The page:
Report: Intelligence Services ID Islamic State Leader After al-Baghdadi

Amir Mohammed Abdul Rahman al-Mawli al-Salbi

The new leader of the Islamic State has reportedly been identified by multiple intelligence services as Amir Mohammed Abdul Rahman al-Mawli al-Salbi, a founding member of the terror state who played a major role in the oppression and genocide of the Yazidis.

The UK Guardian reported on Monday that Salbi took the job only a few hours after the death of the Islamic State’s previous leader, Abu Bakr al-Baghdadi, at the hands of U.S. special forces operators. It took a few months after that for him to consolidate power and become confirmed as the new leader. 

ISIS named a different person as leader in public statements, but the name was clearly a pseudonym that did not match up with any real person known to intelligence agencies. Most influential terrorists use false names, including Baghdadi, and sometimes they have more than one, but it appears the name “Abu Ibrahim al-Hashimi al-Quraishi” given out by ISIS was a red herring. The terror state was reluctant to publicize the true identity of its new leader, given Baghdadi’s ignominious demise and the fact that Salbi already had a $5 million U.S. bounty on his head.

If assessments are correct that Salbi is the new boss of ISIS, he is not much different from the old boss in terms of his ideology. Intelligence sources who spoke to the Guardian described Salbi as one of the last surviving members of the “old guard” of ISIS, a hardcore fanatical ideologue with a background in Islamic scholarship who placed his stamp of religious authority on atrocities such as the Yazidi oppression. He met Baghdadi while both were detained in a U.S. prison camp in Iraq in 2004.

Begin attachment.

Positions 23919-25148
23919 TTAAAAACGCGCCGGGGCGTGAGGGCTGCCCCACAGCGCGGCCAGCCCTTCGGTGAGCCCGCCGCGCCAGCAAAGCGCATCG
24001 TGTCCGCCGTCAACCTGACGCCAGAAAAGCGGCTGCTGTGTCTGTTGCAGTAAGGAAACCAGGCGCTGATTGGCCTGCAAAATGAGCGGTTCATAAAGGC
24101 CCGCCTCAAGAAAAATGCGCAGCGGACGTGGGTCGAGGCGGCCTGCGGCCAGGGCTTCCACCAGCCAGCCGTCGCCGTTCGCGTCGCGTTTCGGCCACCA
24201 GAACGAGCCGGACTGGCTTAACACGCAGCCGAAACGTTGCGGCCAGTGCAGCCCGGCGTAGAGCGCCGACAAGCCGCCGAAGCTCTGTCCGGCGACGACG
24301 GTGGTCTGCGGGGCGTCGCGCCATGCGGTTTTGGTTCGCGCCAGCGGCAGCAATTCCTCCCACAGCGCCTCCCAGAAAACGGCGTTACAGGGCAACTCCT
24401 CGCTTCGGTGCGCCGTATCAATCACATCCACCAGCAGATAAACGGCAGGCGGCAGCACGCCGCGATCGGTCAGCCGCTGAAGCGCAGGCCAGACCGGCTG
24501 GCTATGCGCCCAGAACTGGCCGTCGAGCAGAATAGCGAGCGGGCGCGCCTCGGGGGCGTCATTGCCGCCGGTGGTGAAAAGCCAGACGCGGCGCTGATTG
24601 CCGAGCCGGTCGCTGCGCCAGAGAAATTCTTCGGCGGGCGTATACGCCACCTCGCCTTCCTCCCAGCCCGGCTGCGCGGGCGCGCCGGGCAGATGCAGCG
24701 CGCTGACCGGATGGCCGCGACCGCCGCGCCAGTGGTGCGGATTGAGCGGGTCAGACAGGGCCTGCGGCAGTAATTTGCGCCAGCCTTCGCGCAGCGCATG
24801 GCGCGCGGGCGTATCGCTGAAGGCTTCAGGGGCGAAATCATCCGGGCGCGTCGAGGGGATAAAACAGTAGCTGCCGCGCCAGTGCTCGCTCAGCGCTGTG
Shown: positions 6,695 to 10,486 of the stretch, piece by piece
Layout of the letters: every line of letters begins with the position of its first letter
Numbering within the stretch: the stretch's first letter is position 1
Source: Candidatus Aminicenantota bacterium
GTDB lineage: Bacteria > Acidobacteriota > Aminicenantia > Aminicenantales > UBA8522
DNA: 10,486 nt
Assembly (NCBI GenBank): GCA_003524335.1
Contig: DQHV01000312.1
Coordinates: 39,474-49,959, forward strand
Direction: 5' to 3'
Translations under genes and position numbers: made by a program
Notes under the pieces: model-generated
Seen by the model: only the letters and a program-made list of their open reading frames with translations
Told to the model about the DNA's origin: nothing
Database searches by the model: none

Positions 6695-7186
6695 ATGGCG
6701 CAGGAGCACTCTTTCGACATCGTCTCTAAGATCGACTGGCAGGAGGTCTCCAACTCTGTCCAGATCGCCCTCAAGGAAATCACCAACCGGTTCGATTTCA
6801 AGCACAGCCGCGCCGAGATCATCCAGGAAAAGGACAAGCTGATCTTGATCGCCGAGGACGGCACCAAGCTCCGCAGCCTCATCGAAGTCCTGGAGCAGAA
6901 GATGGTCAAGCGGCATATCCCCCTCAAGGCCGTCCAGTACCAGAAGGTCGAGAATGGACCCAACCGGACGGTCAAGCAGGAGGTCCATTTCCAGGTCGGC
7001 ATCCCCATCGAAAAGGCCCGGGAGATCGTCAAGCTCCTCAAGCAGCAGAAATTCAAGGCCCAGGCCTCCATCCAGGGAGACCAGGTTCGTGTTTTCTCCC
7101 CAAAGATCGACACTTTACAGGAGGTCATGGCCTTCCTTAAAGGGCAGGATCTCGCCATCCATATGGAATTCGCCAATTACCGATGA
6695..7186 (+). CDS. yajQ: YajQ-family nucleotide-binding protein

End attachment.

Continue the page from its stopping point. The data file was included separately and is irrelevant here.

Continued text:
Salbi appears to have been somewhat successful at rallying the remnants of the Islamic State, producing an uptick in terrorist attacks noted by Kurdish forces in Iraq. 

“Their rural networks remain very much intact; after all, ISIS members in Iraq still receive monthly salaries and training in remote mountainous areas. That network allows the organisation to endure, even when militarily defeated,” a Kurdish official explained.

While most high-ranking ISIS leaders are Arabs, Salbi hails from an Iraqi Turkmen family and has a brother who is active in Turkmen politics. The Guardian’s sources thought Salbi could be hiding in either Turkey or Iraq, with most bets placed on him operating somewhere near the Iraqi city of Mosul.


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